Los Angeles harbor commissioners this week approved what they called a long-overdue raise for Port of LA Executive Director Gene Seroka, citing his accomplishments navigating the the trade hub through the challenges of the coronavirus pandemic last year.
Seroka, who was hired in 2014, will receive a $48,000 a year raise, increasing his annual salary from $354,000 to $400,000.
The total raise includes a retroactive cost-of-living hike of 2.75% and a merit pay increase.
Seroka will also receive a 2% cost-of-living adjustment on June 19, 2022, pushing his salary to $408,000 a year.
The changes are pending confirmation by the Los Angeles City Council, but will be retroactive to Thursday, July 15, when the harbor commission OK’d the raise.
The boost, said Commissioner Diane Middleton, reflects “the amazing job that Mr. Seroka has done in all the years (as executive director), particularly in the last year.”
The commissioners made the decision in closed session, as is typical for personnel matters. But when the panel announced the decision publicly, commissioners praised Seroka for working with the labor unions, staff and the city of Los Angeles, especially in seeing the nation’s busiest port through the challenge of a pandemic that initially sent cargo plunging — before skyrocketing in the second half of 2020.
Seroka, at the behest of Mayor Eric Garcetti, also established an essentially new city department, Logistics Victory Los Angeles, to make sure needed medical and preventative supplies were available citywide.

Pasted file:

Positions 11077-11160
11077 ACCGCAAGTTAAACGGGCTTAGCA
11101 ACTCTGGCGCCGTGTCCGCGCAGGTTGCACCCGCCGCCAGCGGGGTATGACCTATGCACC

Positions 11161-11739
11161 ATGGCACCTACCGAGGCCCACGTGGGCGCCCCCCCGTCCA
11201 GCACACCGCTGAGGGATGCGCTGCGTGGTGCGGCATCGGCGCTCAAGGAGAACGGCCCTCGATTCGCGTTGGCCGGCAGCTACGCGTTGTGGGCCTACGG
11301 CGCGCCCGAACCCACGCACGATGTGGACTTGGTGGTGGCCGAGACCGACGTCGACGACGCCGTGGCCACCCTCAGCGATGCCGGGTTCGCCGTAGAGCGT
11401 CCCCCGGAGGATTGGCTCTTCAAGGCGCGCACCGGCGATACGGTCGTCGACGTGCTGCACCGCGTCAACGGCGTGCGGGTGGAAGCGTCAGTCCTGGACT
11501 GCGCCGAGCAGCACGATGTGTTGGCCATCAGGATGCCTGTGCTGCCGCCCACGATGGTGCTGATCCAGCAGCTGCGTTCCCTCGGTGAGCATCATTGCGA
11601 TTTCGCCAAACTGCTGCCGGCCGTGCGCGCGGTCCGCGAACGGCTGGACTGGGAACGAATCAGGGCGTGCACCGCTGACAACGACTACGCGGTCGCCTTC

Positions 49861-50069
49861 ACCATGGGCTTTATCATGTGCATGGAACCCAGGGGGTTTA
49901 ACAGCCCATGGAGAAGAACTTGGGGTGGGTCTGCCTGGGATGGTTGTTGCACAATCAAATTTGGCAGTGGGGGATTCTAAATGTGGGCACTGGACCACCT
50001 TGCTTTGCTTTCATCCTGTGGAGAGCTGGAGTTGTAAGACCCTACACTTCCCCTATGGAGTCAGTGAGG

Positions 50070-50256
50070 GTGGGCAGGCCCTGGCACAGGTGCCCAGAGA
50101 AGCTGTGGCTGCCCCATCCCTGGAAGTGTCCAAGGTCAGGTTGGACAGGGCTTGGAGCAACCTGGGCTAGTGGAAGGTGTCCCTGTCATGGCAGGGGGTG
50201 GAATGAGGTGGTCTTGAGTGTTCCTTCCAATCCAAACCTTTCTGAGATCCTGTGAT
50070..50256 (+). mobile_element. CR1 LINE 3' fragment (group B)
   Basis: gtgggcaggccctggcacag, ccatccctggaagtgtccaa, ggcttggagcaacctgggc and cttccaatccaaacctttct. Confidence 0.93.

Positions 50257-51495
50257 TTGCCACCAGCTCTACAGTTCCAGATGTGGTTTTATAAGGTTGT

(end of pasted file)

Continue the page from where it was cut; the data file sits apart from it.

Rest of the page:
The executive director has also overseen a period focused on environmental initiatives and terminal modernization controversies.
Seroka had received two merit raises before this week, but the last one was four years ago.
“This is certainly an oversight by this port,” commission President Jamie Lee said, promising to revisit the compensation package annually going forward.
Commissioner Lucia Moreno-Linares agreed.
“I would just like to apologize, frankly,” Moreno-Linares said, “especially after the year we’ve had. It’s an injustice.”
Before helming the Port of LA, Seroka, appointed by Garcia, was a shipping executive with American Presidents Line and had more than 21 years of experience in container shipping and logistics. He replaced Geraldine Knatz. Knatz, who then-Mayor Antonio Villaraigosa appointed in December 2005, was the first woman to run a major port complex in the country. She retired in October 2014.
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Seroka was also credited by commissioners for his public outreach, including his monthly pandemic virtual briefings, during which he provided updates on cargo numbers.
“Gene, you’re a rock star,” said commission Vice President Ed Renwick.